As a composer, Lanzilotti is interested in translating sounds from everyday life onto traditional instruments using nontraditional playing methods. Her compositions often deal with unique instrument-objects, such as her commissions from The Noguchi Museum involving sound sculptures or the Akari Light Sculpture installation, and collaborations with Nina C. Young and Senem Pirler. Lanzilotti has been featured as a composer-performer on Tulsa Living Arts OK Electric Festival, the Dots+Loops series and Sound School series in Australia, and a guest composer at Thailand International Composers Festival.

To reach new audiences and share contemporary music, Lanzilotti has published articles in Music & Literature and Neue Zeitschrift für Musik, and written program notes for London Symphony Orchestra. Lanzilotti's dissertation is an analysis of Andrew Norman’s The Companion Guide to Rome showing the influence of architecture and visual art on the work. As an extension of the research, she created Shaken Not Stuttered, a free online resource demonstrating extended techniques for strings.

A passionate teaching artist, Lanzilotti is viola and composition faculty at Point CounterPoint (Vermont) and Montecito International Music Festival (California). Previously she was on the faculty at New York University, University of Northern Colorado, and Casalmaggiore International Music Festival. Lanzilotti is a co-founder and Artistic Consultant for Kalikolehua — El Sistema Hawai‘i, a free orchestra program for underserved youth.

Dr. Lanzilotti studied at Oberlin Conservatory of Music, Yale School of Music, and Manhattan School of Music. In addition, Lanzilotti was an orchestral fellow in the Rundfunk-Sinfonieorchester Berlin and the New World Symphony. She participated in the Lucerne Festival Academy under Pierre Boulez, and was the original violist in the Lucerne Festival Alumni Ensemble. Her mentors include Hiroko Primrose, Peter Slowik, Jesse Levine, Martin Bresnick, Wilfried Strehle, Karen Ritscher, and Reiko Füting.

https://annelanzilotti.com/

Anna Thorvaldsdóttir

Anna Thorvaldsdóttir’s music is composed as much by sounds and nuances as by harmonies and lyrical material. It is written as an ecosystem of sounds and materials that are carried from one performer - or performers - to the next throughout the progress of a work. All materials continuously grow in and out of each other - as a performer plays a phrase, harmony, texture or lyrical line, it is being delivered to another performer as it transforms and develops, passed on to be carried through until it is passed on again to yet another. Anna’s music is often inspired in an important way by nature and its many qualities, and the qualities she tends to be inspired by are often structural, like proportion and flow, as well as relationships of balance between details within a larger structure, and how to move in perspective between the two - the details and the unity of the whole.

Anna’s music is frequently performed internationally, and has been featured at several major venues and music festivals such as Lincoln Center's Mostly Mozart Festival in NYC, the Composer Portraits Series at NYC's Miller Theatre, the Leading International Composers series at the Phillips Collection in Washington DC, Big Ears Festival, Spitalfields Music Festival, ISCM World Music Days, Nordic Music Days, Ultima Festival, Lucerne Summer Festival, Beijing Modern Music Festival, Reykjavik Arts Festival, Tectonics, and the Kennedy Center in Washington DC. Her works have been nominated and awarded on many occasions - most notably, Anna is the recipient of the prestigious Nordic Council Music Prize 2012 for her work Dreaming, the New York Philharmonic's Kravis Emerging Composer Award in 2015, and Lincoln Center’s 2018 Emerging Artist Award and 2018 Martin E. Segal Award.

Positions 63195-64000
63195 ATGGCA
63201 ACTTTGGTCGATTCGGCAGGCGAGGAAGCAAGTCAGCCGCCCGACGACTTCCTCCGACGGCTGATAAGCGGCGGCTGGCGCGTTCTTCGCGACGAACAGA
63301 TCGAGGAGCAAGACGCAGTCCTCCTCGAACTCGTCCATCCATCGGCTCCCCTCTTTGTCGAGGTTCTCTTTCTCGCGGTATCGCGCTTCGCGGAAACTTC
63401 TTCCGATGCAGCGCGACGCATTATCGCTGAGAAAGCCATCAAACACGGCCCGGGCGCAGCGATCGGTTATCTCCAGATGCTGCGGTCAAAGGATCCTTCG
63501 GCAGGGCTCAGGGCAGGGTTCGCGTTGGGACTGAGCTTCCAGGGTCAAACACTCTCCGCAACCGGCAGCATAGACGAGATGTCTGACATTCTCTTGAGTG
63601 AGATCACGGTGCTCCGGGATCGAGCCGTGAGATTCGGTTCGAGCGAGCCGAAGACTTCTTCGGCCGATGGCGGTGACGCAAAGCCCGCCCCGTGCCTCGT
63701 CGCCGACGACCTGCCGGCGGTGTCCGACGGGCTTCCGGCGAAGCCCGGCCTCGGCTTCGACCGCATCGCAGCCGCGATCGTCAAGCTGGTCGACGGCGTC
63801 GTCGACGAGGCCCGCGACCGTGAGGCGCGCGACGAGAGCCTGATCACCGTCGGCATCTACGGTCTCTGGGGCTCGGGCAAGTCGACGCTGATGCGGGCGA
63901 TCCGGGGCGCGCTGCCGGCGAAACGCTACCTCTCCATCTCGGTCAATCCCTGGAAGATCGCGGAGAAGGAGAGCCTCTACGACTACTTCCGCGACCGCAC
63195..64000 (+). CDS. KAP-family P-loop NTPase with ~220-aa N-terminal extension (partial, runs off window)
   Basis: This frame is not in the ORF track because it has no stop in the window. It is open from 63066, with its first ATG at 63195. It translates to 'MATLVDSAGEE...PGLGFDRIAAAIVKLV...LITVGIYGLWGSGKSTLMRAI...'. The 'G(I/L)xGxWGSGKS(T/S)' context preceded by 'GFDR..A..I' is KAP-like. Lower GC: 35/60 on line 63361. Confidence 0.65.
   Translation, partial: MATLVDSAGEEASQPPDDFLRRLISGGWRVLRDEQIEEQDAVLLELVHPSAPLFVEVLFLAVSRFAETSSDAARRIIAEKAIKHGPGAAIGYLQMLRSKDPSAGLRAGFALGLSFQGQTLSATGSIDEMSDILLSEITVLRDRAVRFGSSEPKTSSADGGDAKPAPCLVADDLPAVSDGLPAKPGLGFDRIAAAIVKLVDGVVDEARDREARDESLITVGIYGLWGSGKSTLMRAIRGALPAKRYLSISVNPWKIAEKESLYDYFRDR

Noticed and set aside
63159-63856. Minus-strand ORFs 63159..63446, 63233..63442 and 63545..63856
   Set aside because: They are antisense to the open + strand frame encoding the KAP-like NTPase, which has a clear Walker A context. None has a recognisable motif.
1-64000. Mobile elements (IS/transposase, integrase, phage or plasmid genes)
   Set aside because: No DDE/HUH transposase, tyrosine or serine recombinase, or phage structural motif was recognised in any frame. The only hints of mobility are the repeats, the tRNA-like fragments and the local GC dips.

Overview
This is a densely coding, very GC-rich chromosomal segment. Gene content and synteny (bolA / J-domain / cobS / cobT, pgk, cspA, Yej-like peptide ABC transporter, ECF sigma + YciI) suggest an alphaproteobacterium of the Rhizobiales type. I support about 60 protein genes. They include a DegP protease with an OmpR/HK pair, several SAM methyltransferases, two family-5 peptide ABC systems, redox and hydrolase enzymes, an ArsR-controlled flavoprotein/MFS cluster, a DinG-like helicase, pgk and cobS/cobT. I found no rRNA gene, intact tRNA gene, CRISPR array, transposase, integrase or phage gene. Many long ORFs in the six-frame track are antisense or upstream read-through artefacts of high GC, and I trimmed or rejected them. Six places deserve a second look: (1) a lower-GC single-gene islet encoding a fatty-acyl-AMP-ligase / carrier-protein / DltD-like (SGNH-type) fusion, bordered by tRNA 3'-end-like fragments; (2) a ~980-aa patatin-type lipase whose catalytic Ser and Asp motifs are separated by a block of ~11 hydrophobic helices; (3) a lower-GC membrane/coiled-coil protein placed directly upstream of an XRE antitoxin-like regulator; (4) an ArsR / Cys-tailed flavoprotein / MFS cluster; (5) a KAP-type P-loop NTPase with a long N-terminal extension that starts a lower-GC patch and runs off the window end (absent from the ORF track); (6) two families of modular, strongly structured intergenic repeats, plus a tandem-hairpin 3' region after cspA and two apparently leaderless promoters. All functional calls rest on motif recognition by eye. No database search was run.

Some of the orchestras and ensembles that have performed Anna's work include International Contemporary Ensemble (ICE), New York Philharmonic, Berlin Philharmonic, Los Angeles Philharmonic, BBC Symphony Orchestra, London's Philharmonia Orchestra, San Francisco Symphony, Iceland Symphony Orchestra, Ensemble Intercontemporain, NDR Elbphilharmonie, Bang on a Can All-Stars, Yarn/Wire, The Crossing, the Bavarian Radio Choir, Münchener Kammerorchester, Los Angeles Percussion Quartet, Avanti Chamber Ensemble, Royal Stockholm Philharmonic, Vienna Radio Symphony Orchestra, BBC Scottish Symphony Orchestra, Helsinki Philharmonic, CAPUT Ensemble, Oslo Philharmonic, and Either/Or Ensemble. In April 2018, Esa-Pekka Salonen lead the New York Philharmonic in the premiere of Anna’s work Metacosmos, which was commissioned by the orchestra, and the work received its European premiere with the Berlin Philharmonic in January 2019, conducted by Alan Gilbert. Metacosmos will receive its UK premiere at the BBC Proms 2019. Anna is currently Composer-in-Residence with the Iceland Symphony Orchestra. In spring 2019, she is also Composer-in-Residence at the Royal Academy of Music in London.

Anna holds a PhD from the University of California in San Diego.

Related Albums